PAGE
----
Adopt a Mantra: This may seem silly but it really worked me for me. My son used to wake up from naps and throw a huge tantrum while kicking the wall. He was probably just hungry, but any attempt to ask him what was wrong would lead to more waterworks (for him and for me!) and I had no idea what to do. I found it best to walk away and say one of these things to myself: “This too shall pass” or “Within me there is a place of peace.” You could also use “Let It Go” since we are all singing this in our heads anyway! I didn’t always believe these things were true but saying them kept me from going over the edge. (If you are ever experiencing parental stress you cannot handle, Madison offers a Parent Stressline that can help.)

Forgive Yourself: Motherhood can come with a lot of guilt. I find I have the most guilt when my children are going through the Terrible Twos. I go to bed every night feeling upset for losing my temper or guilty that I said no to playing a third round of Candy Land. I wonder why I still haven’t gotten around to making all of those toddler crafts and homemade snack foods I pinned on Pinterest The truth is that your child forgives you way more than you forgive yourself. Learning to let go of perfection and forgiving yourself for your mistakes in an invaluable part of surviving this stage of motherhood.

Do you have any tips for surviving the Terrible Twos? We’d love to hear them!

Jessica is a DONA International trained postpartum doula and owner of Fourth Trimester Madison, www.fourthtrimestermadison.com. She has been married for over 10 years to someone who makes her laugh every day and reminds her not to take herself too seriously. Together they have three children- Logan (2006), Liam (2008) and Kate (2011). She grew up in northern Wisconsin but has called the Madison area home since college. She can be found reading cookbooks but not cooking, saying yes to more volunteer work than she has time for (and loving it), on a Netflix binge, or with her nose in a book.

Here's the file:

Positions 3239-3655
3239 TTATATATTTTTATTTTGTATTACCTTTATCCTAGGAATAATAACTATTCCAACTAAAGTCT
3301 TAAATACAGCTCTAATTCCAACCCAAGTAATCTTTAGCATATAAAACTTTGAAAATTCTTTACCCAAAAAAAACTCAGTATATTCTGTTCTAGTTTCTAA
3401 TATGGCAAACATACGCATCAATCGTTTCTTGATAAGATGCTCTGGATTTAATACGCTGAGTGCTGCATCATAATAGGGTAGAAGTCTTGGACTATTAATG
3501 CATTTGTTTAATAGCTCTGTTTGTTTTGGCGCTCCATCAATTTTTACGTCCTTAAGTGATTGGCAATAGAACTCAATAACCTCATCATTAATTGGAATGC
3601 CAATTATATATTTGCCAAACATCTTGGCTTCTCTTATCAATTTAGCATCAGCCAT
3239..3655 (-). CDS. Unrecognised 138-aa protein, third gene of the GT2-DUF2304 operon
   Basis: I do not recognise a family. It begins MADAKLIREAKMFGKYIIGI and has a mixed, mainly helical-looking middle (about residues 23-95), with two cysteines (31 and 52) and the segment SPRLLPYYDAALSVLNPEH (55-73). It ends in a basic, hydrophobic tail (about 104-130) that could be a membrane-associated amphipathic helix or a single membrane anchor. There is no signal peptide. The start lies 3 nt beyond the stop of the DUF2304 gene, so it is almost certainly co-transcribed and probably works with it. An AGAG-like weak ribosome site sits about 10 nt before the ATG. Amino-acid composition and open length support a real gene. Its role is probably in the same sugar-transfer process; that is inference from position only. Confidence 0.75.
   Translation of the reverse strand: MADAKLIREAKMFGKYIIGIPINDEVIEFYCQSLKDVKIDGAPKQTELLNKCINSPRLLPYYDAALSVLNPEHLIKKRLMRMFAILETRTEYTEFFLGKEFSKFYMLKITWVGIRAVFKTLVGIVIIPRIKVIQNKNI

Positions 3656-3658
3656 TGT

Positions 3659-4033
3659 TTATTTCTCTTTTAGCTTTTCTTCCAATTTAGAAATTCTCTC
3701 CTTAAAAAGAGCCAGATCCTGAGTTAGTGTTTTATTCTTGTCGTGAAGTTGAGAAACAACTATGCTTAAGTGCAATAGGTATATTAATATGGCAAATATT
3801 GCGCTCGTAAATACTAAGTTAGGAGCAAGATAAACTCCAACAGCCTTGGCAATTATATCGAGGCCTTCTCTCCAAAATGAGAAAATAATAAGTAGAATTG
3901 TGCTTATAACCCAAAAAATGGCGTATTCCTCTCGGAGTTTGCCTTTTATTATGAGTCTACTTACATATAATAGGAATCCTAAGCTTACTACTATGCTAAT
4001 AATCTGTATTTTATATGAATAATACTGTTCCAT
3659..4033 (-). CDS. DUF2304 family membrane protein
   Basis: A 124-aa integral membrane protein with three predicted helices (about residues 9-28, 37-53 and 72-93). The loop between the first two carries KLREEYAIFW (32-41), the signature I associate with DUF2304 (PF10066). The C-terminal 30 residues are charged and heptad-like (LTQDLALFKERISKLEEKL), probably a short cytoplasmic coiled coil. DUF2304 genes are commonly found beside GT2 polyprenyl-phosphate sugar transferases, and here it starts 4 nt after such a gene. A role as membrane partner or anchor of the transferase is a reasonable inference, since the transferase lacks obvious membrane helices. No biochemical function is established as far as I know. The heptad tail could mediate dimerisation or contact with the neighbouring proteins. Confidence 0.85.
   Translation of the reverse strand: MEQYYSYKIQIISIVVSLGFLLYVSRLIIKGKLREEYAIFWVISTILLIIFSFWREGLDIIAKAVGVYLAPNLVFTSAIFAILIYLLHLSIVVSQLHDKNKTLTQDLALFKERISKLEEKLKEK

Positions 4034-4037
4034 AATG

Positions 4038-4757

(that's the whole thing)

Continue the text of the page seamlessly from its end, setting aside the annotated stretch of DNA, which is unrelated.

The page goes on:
8 COMMENTS

  1. Greetings from the New Orleans moms blog! I feel like you read my mind with this post. I literally cried myself to sleep last night over feelings of failing as a toddler parent. My sweet happy baby who once greeted me with a toothless grin and open arms has turned into a fiercely independent two year old who tells me she doesn’t like me more than she says she loves me. And it is breaking my heart. I just keep telling myself that this is a phase. It helps to know I’m not alone in the experience of raising a two year old.

    • It really can be a tough time. My first was the hardest and my third is (so far) the easiest. Trust me, they say things but still adore you at the end of the day. You are not alone!

  2. Love the “take it slow” point. Kids take their own sweet time to absorb everything in, and relish in the beauty of the nature around them. We need to give them space to live the moments, that are passing us by so fast. Beautifully written.

  3. I literally JUST published a status on Facebook about how my daughter is most certainly in the terrible two’s!! OY VEY!! Good timing, great tips–it’s so nice to be reassured we are doing the right things 🙂

  4. Love the book “1-2-3 Magic” to help through disciplining the terrible twos. We’ve been having a hard time with our 2 year old being jealous over our 8 month old- hitting, pushing, throwing things at her- at any chance she gets. This book has really helped us to understand her and set limits by eliminating the explaining, bargaining, yelling etc. My pediatrician recommended to us and it has been helpful! Still a work in progress but we feel we are getting a handle on things!

LEAVE A REPLY

Please enter your comment!
Please enter your name here